The true evolution of human language is inevitably intertwined with the history and evolution of the species itself. Look at the languages clustered around Europe -- a handful of them evolved directly from Latin. Still others, while they might have come from older common roots than Latin and its ilk, are inevitably similar on some level because the whole lot of them evovled from Proto Indo European, the granddaddy of all languages west of the Ural mountains -- and then some. I can't speak as such for the eastern languages, but I know that for all their cultural diffrences, Chinese and Japanese are related. The indigenous languages of Africa are related. The indigenous languages of the new world are related, and so on.

Perhaps, though, the Forbidden Experiment was asking the wrong questions. A better start might have been, "how many original languages did mankind have?"

Language, in my humble, non-expert opinion, began with the need for humans to use their evolutionary "edge" - their brains - to their advantage. To do this, they needed to communicate quickly and effectively, to compete in pre-historic times. Brainpower was their survival tactic. If the hunter-gatherers could get to the food sources first, they could feed their tribe. They could increase their population. Necessity is the mother of invention. Language began, because we needed it to survive. Words for things like food, walk, run, eat, drink, sleep, see, yell, hurt, cry, fuck, and so on were the first. They were the most fundamental. They were probably, way back in the past, adapted from grunts and hoots we used to make when we were apes. The first languages probably consisted of a relatively low amount of words, which were not highly defined and probably all sounded somewhat similar, composed of gutteral and phoentic sounds. Ever wonder why all those "basic" words tend to be just one syllable? Ever wonder why profanity tends to be just one syllable?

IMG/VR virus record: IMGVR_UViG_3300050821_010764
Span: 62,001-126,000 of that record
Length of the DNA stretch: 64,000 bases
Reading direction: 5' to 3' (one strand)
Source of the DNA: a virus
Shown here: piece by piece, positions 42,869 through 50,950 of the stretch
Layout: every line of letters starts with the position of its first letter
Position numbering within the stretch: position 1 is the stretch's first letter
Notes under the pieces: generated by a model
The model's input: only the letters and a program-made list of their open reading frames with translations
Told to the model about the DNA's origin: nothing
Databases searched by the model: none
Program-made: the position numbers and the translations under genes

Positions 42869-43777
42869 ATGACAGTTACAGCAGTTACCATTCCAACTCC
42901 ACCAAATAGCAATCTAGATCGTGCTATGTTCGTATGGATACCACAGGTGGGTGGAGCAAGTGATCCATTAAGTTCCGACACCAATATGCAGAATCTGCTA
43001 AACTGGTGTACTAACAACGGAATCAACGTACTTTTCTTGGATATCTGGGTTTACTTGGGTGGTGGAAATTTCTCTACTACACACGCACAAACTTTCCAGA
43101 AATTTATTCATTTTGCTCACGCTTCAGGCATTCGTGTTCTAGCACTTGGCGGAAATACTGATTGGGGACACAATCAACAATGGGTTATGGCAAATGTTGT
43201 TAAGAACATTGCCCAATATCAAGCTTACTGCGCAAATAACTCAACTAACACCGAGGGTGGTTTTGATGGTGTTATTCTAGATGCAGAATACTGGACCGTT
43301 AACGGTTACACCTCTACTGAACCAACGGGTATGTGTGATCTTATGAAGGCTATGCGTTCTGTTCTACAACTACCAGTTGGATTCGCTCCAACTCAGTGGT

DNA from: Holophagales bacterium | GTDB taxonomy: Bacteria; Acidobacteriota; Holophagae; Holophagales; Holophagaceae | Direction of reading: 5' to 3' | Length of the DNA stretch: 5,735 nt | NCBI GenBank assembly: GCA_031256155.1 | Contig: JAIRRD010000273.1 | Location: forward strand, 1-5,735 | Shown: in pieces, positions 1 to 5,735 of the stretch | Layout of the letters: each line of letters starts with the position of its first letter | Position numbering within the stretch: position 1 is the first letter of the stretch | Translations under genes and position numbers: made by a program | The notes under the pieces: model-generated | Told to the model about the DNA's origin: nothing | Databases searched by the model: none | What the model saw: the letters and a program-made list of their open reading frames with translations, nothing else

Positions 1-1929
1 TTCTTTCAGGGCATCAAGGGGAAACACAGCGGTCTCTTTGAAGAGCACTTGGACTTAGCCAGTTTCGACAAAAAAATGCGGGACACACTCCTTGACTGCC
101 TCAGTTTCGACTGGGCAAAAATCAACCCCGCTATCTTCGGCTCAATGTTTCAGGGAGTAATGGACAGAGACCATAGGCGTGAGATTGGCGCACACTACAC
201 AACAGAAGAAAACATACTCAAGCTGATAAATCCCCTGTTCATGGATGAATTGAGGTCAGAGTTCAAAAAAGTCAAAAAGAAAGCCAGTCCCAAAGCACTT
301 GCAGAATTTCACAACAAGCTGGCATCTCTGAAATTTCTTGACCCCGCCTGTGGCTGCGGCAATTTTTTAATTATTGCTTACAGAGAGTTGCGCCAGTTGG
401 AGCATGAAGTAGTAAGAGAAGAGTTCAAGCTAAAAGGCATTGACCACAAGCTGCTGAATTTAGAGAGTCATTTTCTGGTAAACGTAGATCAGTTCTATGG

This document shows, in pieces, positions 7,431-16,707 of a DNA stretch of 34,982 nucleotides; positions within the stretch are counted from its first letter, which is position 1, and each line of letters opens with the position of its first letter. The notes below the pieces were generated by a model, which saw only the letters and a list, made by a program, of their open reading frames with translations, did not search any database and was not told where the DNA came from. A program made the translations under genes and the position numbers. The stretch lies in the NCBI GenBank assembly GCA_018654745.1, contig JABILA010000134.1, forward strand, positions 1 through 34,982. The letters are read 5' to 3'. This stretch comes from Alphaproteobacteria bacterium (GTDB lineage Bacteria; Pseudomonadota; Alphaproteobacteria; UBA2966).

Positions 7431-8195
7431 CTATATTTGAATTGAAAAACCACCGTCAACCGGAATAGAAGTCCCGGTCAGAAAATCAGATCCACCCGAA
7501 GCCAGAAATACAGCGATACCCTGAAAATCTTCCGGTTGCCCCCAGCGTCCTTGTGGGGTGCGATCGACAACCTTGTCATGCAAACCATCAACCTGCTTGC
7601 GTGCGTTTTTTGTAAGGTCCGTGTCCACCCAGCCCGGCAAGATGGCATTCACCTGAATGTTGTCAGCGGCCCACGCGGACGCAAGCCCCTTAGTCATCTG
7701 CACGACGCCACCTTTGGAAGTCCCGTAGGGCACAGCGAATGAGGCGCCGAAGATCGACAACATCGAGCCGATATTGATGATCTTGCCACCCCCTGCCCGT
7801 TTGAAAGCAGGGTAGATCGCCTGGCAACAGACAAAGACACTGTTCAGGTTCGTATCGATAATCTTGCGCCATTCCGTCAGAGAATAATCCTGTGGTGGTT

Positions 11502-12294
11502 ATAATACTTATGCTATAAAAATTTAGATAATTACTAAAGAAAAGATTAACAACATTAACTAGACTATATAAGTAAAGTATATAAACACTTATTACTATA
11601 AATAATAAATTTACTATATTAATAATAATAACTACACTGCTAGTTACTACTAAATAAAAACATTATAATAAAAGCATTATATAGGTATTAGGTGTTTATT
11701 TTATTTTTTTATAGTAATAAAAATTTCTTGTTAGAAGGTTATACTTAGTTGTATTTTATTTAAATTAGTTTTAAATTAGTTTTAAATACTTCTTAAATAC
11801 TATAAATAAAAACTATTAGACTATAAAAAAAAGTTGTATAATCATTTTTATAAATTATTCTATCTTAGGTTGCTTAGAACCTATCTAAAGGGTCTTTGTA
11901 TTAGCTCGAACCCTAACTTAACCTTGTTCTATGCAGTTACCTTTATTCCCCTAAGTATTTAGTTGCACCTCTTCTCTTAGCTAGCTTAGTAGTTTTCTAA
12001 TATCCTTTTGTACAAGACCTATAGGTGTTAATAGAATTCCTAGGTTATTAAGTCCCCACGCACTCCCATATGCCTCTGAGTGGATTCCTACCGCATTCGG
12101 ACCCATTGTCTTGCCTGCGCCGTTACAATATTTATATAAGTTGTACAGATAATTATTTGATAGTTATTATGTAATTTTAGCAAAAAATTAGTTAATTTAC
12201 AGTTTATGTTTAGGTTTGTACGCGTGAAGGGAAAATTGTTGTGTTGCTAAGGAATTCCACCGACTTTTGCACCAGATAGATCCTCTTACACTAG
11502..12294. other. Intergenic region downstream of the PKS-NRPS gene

And so, when we settled down and became agriculturalists, we suddenly had a mess of new, important concepts on our hands. Not only that, but were sedintary. We could have possessions, write down our wisdom, and pass it on to future generations. All of a sudden, one generation could build on the knowledge of the last. We therefore had a ton of new intellectual concepts. We had no words for things like that, but we soon developed them. The more abstract concepts in language were newer. We were smarter, as a culture, so we could handle bigger words. Multisyllabic words became more commonplace. They evolved, though, from those small, basic words that were our first. Like building a house, the foundation comes first.

One could almost say that humans who were more adept at learning and mastering language were, evolutionarily, more fit to survive. Those who had a working command of language would hear the news and know where the food, water, and shelter were. The ones who didn't understand were left out of the loop. They became sickly and died, for lack of adequate resources that they would have otherwise gained by knowing a language. Thus, those who had the gene for a powerful language processing lobe in the brain survived to reproduce. Today, where language has long since become an absolute necessity, we all have such sections in our brains, just as we have nimble fingers.

The reason the forbidden experiment wouldn't work is because we only develop, linguistically, what we need in order to function. Back when we were all hunter gathered, we didn't need too many words. We have more things to deal with in this day and age, so we have more complex words to express and describe it. The development and complexification of language come slowly, just as did our civilization.

And that, my friends, is why good ol' Psammetikos wouldn't have found the original language of mankind, even if his experiment had succeeded. Language development is completely situational. Any language the kids he isolated would have come up with would be influenced by sounds they heard, by the color of the walls where they were kept, by the methods in which they obtained their food and their clothes, and so on. Just like today's languages developed, slowly, as their presence became necessary.